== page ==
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Google and Yahoo’s 2024 email changes: A guide for internal communicators

By Nicole Mastrodomenico, Axios HQ Solutions Engineering Manager

In February 2024, new email guidelines went into effect that will impact anyone sending messages to 5,000+ Gmail or 5,000+ Yahoo personal email addresses per day.

  • For communicators reaching employees, you should be fine for now, but below is a list of considerations for your IT team. 
  • For organizations reaching members, clients, or marketing lists, these changes are essential to continue reaching your audience.

The big picture: These guidelines exist to protect the reader and their sought-after inbox — making sure the messages that reach them are high-quality communications they asked for from people or organizations they trust. Google’s policies and Yahoo’s policies double down on three requirements. 

  1. Authenticated senders: You need to have valid SPF and DKIM records, confirming you’re a legitimate sender, and a proper DMARC policy to protect the messages you send. 
  2. Easy unsubscribe processes: Readers should have a one-click way to opt out of your emails.
  3. Low spam rates: Send quality content to people who asked for it, and this shouldn’t be an issue. Tools like Google Postmaster can help you track spam rates so you stay below 0.10%

The good news is these are all standard best practices for any professional communicator. What’s changing is the severity of the consequences for not following them. Fall short of the new guidelines and your message may land in spam or not arrive to your readers at all.

Internal communications are less affected

For now, Google and Yahoo are focused on amping up protection for personal accounts — ending in things like or They are the most exposed and most at risk of receiving emails they didn’t want or don’t need.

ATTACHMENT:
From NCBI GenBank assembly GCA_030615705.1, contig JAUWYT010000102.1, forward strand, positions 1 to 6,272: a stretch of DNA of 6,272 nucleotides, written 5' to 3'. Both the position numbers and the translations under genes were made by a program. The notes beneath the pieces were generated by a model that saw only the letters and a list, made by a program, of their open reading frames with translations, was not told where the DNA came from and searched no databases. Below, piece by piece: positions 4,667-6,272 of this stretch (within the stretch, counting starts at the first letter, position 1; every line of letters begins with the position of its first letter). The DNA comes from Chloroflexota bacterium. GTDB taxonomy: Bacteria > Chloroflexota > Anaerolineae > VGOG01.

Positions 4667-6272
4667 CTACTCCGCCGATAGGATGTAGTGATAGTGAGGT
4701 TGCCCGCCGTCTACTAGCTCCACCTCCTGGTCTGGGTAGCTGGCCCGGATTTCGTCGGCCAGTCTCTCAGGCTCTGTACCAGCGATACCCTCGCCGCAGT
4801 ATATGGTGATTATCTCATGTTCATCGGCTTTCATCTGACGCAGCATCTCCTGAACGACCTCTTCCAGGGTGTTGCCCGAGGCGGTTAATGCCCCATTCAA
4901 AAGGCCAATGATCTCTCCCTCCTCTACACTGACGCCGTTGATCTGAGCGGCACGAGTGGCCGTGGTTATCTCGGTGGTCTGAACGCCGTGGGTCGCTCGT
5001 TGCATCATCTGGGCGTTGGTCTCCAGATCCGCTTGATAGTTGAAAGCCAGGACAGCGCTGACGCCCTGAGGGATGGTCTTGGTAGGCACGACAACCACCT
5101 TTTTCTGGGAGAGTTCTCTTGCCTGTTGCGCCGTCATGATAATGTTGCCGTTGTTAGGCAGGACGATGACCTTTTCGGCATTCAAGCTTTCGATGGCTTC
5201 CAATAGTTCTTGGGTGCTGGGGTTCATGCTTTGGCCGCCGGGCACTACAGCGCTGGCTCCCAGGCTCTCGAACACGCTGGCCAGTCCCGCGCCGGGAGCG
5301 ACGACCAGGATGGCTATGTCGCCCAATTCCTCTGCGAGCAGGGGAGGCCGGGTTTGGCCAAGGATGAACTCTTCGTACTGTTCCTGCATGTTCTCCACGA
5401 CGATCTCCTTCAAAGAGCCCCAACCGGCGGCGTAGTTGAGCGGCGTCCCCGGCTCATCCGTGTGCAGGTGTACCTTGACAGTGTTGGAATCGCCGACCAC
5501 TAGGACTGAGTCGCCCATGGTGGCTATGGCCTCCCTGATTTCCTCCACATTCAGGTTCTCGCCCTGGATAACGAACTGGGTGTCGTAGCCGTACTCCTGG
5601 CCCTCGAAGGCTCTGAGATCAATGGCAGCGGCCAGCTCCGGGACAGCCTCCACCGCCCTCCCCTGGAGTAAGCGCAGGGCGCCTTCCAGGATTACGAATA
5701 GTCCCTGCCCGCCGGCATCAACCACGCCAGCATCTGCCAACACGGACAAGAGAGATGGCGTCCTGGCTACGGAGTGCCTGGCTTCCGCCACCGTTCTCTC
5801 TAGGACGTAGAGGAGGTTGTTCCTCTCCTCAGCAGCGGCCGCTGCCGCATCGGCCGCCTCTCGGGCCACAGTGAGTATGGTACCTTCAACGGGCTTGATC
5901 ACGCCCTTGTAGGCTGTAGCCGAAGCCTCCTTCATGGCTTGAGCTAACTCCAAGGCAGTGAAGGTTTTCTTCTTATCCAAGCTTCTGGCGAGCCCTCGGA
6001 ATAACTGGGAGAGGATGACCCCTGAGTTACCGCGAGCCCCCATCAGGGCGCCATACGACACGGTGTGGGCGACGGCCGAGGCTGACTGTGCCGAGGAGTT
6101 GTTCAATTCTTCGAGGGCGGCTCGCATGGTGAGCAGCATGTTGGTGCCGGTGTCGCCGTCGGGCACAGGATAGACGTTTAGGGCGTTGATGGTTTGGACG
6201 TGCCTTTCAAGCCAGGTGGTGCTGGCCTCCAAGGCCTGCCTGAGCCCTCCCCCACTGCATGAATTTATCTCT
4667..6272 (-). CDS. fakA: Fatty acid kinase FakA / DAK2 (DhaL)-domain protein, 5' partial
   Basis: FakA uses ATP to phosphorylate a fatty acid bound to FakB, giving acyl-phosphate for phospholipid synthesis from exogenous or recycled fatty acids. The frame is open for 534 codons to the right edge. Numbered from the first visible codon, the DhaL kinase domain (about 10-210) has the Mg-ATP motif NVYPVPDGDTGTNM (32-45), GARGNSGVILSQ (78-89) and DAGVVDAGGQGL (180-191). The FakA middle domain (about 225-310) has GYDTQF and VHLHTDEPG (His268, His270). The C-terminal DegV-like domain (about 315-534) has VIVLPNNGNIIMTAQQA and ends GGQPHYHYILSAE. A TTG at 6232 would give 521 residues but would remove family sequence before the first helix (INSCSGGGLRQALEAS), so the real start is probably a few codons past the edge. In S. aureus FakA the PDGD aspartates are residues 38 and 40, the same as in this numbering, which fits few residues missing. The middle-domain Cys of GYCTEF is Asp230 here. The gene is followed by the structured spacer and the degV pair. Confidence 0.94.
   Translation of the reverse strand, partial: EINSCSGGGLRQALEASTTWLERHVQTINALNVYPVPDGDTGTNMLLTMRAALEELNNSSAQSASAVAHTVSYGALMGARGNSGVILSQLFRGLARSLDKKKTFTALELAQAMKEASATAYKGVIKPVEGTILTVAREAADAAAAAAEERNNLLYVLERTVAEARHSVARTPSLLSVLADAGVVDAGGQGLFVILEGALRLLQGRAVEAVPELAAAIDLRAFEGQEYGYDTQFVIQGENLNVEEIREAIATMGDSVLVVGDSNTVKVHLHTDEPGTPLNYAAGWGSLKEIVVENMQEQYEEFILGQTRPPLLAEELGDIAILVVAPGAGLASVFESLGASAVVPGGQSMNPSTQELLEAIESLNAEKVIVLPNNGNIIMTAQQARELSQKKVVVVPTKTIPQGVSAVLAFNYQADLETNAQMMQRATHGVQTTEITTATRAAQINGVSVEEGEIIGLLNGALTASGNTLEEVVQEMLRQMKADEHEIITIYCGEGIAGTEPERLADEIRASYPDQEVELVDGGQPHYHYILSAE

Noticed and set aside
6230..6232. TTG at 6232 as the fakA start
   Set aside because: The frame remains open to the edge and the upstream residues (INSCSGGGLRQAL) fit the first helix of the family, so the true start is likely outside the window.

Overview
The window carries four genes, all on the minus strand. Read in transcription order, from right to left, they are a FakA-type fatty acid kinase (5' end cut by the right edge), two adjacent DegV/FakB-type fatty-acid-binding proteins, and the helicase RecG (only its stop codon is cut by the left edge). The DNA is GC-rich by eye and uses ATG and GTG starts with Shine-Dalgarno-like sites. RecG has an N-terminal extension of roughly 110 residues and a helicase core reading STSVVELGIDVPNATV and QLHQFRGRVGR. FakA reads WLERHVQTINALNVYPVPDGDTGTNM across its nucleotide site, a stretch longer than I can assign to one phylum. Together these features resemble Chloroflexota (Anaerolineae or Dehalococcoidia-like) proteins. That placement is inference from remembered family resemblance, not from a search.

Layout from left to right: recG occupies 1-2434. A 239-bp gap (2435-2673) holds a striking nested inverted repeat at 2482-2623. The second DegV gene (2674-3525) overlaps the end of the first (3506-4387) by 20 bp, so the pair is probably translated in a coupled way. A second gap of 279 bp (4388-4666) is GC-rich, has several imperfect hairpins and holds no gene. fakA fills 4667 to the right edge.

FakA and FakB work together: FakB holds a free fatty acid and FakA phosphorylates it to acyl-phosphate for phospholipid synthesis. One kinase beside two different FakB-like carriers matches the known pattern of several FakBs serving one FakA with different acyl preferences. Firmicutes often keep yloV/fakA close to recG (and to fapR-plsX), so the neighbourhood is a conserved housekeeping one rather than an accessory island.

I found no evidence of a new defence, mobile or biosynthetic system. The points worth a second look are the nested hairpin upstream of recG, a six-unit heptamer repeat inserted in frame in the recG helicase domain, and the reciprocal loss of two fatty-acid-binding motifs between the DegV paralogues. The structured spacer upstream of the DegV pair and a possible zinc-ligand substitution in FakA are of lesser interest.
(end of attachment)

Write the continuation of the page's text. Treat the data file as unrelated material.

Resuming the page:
• Google Workspace will not enforce these changes on professional inboxes for now.

You keep saying “for now”: Yes. Google could eventually expand these guidelines. And “for now” there’s also a gap in the guidelines. Here’s an example:

  • One of your clients or members works for ACME. They use Google Workspace, and they have an email.
  • They use their email to sign up for an email or update from your organization. 
  • You send newsletters to their email. 
  • Their email does not count toward your 5,000+ email threshold that would make you beholden to Google’s new email requirements. Their address is a work Gmail, not a personal Gmail.

The takeaway: Even organizations reaching clients and members have an extra built-in safety net if they can reach them on their business email addresses — for now. But as protections get stronger for all types of recipients, that could change. Following best practices now will set you up for success later. 

How senders can follow new email guidelines